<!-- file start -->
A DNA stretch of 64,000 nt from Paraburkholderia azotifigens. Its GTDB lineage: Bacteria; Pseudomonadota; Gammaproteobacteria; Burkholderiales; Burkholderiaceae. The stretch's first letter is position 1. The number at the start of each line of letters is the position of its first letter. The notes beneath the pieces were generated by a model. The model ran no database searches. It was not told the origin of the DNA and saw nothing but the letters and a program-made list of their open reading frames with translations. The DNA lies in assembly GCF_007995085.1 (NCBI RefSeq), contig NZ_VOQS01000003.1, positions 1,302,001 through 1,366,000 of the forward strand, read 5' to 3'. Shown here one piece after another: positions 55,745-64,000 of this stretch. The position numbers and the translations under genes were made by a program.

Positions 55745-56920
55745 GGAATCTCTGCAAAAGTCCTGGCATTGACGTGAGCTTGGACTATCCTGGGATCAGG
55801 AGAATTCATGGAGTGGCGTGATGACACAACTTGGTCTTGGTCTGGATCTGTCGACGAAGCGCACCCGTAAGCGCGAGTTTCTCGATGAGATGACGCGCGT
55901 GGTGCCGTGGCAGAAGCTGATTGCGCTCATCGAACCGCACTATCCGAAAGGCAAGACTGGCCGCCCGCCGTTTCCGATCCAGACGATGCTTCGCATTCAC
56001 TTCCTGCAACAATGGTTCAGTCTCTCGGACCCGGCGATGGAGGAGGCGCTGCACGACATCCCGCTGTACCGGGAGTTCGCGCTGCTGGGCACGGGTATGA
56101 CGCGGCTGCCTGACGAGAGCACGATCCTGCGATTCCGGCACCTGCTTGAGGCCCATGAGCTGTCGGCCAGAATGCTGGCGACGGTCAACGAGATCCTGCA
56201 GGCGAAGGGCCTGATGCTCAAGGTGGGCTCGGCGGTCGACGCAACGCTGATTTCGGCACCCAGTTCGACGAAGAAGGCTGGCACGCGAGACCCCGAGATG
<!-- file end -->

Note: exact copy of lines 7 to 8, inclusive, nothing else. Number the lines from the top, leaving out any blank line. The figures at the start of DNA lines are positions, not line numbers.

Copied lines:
56101 CGCGGCTGCCTGACGAGAGCACGATCCTGCGATTCCGGCACCTGCTTGAGGCCCATGAGCTGTCGGCCAGAATGCTGGCGACGGTCAACGAGATCCTGCA
56201 GGCGAAGGGCCTGATGCTCAAGGTGGGCTCGGCGGTCGACGCAACGCTGATTTCGGCACCCAGTTCGACGAAGAAGGCTGGCACGCGAGACCCCGAGATG